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Getting Drupal

Four Kitchens keeps a copy of Drupal source code in a Bazaar repository. Bazaar is a revision control system, which lets programmers like yourself track the changes in source code over time. If you would like to use Bazaar to do Drupal work on the core, then download Bazaar from the DownloadBzr page and come right back here. Be careful though! You don't want a version of Bzr that is too old. Make sure that you get one that is at least version 1.0.

The first thing you'll need to know about bzr is how to get the drupal code. Getting your own copy of the Drupal core via bzr is very easy but can take some time. You can get the drupal branch by running:

$ bzr branch bzr:// my-drupal

The first thing you will see is a progress bar. Don't worry if the progress bar looks stuck. Bzr is just working hard and not being very open about the stuff its doing behind the scenes. After a few moments, you'll have you own copy of drupal core in the "my-drupal" directory. Congratulations!

Updating Drupal

Your drupal is getting older every moment. From time to time you will want to fix this by updating your drupal branch. You can do this by changing into the my-drupal directory and performing the following:

$ bzr pull

Bzr will download any changes that are happened recently and make sure that they're here. We update the copy of the drupal core that you branched from once an hour, but you can run "bzr pull" as often as you want.

Using my-drupal

One of the things we do with our drupal branch is that we use it for a working drupal install. You can do this too. You can move my-drupal to wherever your webserver has access and set it up just the same way.

Making changes to my-drupal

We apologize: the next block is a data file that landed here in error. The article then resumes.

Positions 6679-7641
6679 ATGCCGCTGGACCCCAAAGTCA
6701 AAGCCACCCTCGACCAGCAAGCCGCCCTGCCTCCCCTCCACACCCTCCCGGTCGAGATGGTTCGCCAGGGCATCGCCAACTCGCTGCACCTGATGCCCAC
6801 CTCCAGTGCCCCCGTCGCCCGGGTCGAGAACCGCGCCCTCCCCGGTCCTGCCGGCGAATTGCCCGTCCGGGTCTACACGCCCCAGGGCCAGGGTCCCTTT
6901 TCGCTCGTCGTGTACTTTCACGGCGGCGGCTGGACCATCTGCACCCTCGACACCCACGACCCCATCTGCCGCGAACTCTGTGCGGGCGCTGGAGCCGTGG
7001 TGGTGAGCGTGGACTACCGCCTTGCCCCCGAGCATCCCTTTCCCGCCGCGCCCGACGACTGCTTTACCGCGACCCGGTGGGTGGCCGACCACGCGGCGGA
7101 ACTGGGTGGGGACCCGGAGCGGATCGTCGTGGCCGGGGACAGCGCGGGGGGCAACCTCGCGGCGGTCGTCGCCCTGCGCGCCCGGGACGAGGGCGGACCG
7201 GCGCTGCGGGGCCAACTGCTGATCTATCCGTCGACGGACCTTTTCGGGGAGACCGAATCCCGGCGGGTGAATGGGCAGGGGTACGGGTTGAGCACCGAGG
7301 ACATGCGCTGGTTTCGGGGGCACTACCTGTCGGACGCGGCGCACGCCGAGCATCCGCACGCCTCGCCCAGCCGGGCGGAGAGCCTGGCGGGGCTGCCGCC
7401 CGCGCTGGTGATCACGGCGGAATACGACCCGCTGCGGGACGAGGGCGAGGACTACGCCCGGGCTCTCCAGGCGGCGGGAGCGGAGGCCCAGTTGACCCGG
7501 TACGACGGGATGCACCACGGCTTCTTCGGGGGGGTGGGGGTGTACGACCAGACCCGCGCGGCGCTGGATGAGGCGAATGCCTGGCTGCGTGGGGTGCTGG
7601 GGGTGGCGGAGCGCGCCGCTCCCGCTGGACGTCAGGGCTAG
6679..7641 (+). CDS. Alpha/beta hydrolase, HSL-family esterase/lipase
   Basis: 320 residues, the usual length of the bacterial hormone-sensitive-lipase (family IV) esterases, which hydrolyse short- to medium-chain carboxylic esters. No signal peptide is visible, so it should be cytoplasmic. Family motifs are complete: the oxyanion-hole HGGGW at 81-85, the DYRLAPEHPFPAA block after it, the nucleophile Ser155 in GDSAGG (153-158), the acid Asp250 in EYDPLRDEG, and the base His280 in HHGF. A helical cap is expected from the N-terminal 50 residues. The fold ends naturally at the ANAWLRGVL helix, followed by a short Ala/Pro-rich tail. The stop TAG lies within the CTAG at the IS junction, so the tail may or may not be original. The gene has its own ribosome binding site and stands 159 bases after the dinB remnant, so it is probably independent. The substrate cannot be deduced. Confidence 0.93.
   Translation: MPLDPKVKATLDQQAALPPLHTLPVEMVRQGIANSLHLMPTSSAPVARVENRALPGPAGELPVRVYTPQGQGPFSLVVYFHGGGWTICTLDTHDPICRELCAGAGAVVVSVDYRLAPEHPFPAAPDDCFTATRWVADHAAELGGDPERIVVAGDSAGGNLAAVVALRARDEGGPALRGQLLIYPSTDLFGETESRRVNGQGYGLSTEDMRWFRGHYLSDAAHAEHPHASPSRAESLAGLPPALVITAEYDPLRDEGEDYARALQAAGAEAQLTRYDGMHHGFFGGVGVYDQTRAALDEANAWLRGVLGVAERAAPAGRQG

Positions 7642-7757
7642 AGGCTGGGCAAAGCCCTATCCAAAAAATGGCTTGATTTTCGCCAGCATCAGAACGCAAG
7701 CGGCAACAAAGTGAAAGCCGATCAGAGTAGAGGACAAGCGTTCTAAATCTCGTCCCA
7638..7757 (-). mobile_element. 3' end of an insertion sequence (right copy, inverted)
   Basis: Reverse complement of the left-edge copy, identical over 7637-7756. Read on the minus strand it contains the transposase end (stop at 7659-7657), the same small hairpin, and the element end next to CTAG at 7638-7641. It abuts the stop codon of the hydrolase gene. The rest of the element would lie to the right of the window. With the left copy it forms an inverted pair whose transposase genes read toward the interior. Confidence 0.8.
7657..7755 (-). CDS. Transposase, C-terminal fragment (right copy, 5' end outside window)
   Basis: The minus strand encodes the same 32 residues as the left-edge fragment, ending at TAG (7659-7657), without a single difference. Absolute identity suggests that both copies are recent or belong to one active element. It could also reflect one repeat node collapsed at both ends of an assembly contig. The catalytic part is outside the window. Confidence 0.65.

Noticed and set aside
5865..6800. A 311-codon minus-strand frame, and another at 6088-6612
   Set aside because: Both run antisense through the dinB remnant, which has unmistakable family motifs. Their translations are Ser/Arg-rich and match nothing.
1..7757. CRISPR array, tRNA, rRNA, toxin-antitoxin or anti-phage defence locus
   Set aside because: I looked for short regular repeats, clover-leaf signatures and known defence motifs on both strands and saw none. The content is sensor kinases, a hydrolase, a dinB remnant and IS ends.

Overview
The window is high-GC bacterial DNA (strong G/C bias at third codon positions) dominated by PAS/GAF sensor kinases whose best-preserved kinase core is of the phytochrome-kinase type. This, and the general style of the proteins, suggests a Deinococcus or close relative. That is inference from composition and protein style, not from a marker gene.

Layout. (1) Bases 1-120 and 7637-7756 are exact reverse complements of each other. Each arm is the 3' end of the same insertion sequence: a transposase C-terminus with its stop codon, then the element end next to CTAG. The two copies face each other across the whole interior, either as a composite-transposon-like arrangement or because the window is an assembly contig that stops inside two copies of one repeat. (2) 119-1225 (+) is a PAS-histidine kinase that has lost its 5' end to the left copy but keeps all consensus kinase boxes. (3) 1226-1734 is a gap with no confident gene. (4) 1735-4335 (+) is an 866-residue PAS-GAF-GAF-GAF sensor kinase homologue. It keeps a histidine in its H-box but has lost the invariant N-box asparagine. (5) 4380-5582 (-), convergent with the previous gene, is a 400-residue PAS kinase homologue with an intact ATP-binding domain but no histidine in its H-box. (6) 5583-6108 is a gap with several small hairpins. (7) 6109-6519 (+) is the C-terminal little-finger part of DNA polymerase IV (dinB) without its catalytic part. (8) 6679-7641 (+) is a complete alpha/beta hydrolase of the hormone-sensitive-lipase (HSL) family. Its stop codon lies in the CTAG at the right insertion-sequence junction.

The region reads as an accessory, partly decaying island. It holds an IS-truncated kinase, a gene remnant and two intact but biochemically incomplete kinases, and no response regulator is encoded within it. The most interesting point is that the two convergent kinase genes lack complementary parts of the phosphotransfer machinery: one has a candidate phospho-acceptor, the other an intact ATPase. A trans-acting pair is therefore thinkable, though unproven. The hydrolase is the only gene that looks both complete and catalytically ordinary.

Its O.K. if you want to make changes in the my-drupal directory. Just edit the files the same way as you would always edit them. If you add new files or directories though, make sure that you tell bzr that they are there by running:

$ bzr add filename

Also, if you want to rename old files and directories, then you should use this command instead of mv:

$ bzr mv OldFilename NewFilename

Saving changes to my-drupal

One of the nice things about a revision control system is that we can checkpoint the way that my-drupal looks. That way, if there is a problem, we can do things like go back to the way things looked before, or compare how things looked at different points in time. We save these changes by running:

$ bzr commit -m "I changed my-drupal so that the theme looked better"

Don't worry if you forget about the -m part. If you just run "bzr commit", then bzr will start up an editor so that you can type your message in on the fly.

There is a small catch to saving your changes. If you save your own changes to my-drupal, then my-drupal really, truly becomes yours. That means that instead of running the "bzr pull" command to update my-drupal, you will instead have to do:

$ bzr merge
$ bzr commit -m"Merged from official drupal"

Keeping a local mirror

If you intend to do a lot of core hacking, the following procedure is recommended instead of hacking your local install of my-drupal directly:

Leave my-drupal as a local mirror. Do this by setting up a cron run which runs the 'bzr pull' command in my-drupal. You now have an exact copy of that mirror locally.